Crypto company that faces scrutiny from Texas regulators files for bankruptcy after competitor questioned its viability

Sam Bankman-Fried, CEO and Founder of FTX, in Washington, D.C., on Sept. 15. The crypto company announced Friday that it's filing for bankruptcy and Bankman-Fried has resigned. (Graeme Sloan/Sipa Usa Via Reuters, Graeme Sloan/Sipa Usa Via Reuters)

Sign up for The Brief, our daily newsletter that keeps readers up to speed on the most essential Texas news.

The cryptocurrency firm FTX Trading, a major digital asset exchange, has filed for bankruptcy, and its billionaire founder, Sam Bankman-Fried, has resigned as chief executive officer, the company announced Friday.

Recommended Videos

“I’m really sorry, again, that we ended up here,” Bankman-Fried said in a Tweet thread Friday. “Hopefully things can find a way to recover.”

FTX Trading and affiliate FTX US, along with Bankman-Fried himself, have been under investigation by the Texas State Securities Board since early October over whether the company is offering unregistered securities to Texans through its yield-bearing cryptocurrency accounts. The company is not registered to sell securities in Texas but has said that it believes it is operating legally because there is an “active application for a license which has been pending.”

The company’s collapse came after Changpeng Zhao, the CEO of cryptocurrency rival Binance, questioned FTX’s viability and declined to buy out the company in a bailout deal offered by Bankman-Fried. Investors raced to cash out their deposits, and the company couldn’t handle the influx of cash-outs, according to several reports.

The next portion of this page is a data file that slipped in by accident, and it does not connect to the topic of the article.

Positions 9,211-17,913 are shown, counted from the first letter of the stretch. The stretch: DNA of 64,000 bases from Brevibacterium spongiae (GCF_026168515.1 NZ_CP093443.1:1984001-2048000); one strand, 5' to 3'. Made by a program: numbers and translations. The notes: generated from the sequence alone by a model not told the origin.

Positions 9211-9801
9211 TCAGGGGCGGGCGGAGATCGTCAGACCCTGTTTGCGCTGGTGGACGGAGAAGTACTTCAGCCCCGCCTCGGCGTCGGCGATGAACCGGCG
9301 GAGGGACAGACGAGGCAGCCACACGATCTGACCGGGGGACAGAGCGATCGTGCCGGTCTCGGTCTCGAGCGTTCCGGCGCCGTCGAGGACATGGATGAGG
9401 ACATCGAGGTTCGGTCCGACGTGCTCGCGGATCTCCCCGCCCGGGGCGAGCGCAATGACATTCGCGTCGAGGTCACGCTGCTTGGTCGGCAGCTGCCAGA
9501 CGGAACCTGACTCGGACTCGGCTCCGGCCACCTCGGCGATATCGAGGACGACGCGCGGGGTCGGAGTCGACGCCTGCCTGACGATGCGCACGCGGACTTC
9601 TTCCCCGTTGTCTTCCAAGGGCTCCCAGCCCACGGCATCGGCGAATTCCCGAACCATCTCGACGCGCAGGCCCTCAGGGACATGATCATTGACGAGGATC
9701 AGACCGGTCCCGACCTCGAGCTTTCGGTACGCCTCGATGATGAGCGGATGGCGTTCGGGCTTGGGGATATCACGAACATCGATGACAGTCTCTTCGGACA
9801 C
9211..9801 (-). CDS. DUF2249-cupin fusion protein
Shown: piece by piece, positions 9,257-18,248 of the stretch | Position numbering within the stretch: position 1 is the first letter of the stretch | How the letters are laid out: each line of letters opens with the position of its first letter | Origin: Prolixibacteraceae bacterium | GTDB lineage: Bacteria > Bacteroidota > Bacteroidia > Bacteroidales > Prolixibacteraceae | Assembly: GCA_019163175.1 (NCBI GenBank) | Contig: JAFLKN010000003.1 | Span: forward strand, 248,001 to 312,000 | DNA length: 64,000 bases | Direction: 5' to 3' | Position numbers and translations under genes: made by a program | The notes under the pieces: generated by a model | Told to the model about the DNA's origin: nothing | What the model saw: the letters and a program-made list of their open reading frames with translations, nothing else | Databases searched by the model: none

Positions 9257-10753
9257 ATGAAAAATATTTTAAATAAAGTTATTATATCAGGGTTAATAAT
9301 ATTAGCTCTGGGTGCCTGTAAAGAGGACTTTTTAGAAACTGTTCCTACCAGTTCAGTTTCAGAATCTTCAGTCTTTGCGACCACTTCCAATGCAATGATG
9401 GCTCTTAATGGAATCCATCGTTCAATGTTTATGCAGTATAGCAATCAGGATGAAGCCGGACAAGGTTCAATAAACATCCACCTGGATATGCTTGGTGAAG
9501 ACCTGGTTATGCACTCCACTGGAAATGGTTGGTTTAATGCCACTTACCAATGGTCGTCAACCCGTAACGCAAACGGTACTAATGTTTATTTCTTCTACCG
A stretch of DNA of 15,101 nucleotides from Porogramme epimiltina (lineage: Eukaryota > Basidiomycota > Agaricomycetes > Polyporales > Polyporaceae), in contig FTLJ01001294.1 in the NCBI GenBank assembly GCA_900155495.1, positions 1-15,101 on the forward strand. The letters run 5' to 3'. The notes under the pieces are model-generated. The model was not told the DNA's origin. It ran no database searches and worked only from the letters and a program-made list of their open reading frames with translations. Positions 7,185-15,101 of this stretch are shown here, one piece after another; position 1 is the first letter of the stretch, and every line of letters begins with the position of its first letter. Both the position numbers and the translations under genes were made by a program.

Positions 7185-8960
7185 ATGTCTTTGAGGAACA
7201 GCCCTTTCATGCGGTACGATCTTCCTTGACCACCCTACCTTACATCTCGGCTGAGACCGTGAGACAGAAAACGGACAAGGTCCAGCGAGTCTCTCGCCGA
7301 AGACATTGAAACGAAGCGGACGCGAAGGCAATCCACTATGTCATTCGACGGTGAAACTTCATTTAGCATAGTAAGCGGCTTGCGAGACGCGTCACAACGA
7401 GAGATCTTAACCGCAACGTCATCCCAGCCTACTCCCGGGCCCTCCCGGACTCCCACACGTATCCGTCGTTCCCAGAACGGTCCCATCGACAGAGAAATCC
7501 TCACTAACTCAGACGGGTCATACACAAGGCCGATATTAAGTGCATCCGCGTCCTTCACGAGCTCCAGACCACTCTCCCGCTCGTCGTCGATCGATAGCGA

The bankruptcy filing in Delaware — which includes FTX Trading, FTX US, Alameda Research and about 130 additional affiliated companies collectively known as the FTX Group — seeks to allow the group to “assess its situation and develop a process to maximize recoveries for stakeholders,” newly appointed FTX Group CEO John J. Ray III said in a statement.

A Bloomberg report on Friday said Bankman-Fried’s assets went “from $16 billion to zero in days” as a result of the “downfall of his crypto empire.” In March, the report said, his assets had reached $26 billion.

Bankman-Fried was a major supporter of Texas gubernatorial candidate Beto O’Rourke and donated $1 million to the Democrat’s campaign in the quarter before Tuesday’s election. O’Rourke lost his race to unseat Republican Gov. Greg Abbott.

Several FTX subsidiaries — LedgerX LLC, FTX Digital Markets Ltd., FTX Australia Pty Ltd. and FTX Express Pay Ltd. — are not included in the bankruptcy proceedings.

The Texas Tribune is a nonprofit statewide news organization dedicated to keeping Texans informed on politics and policy issues that impact their communities. This election season, Texans around the state will turn to The Texas Tribune for the information they need on voting, election results, analysis of key races and more. Get the latest.

Recommended Videos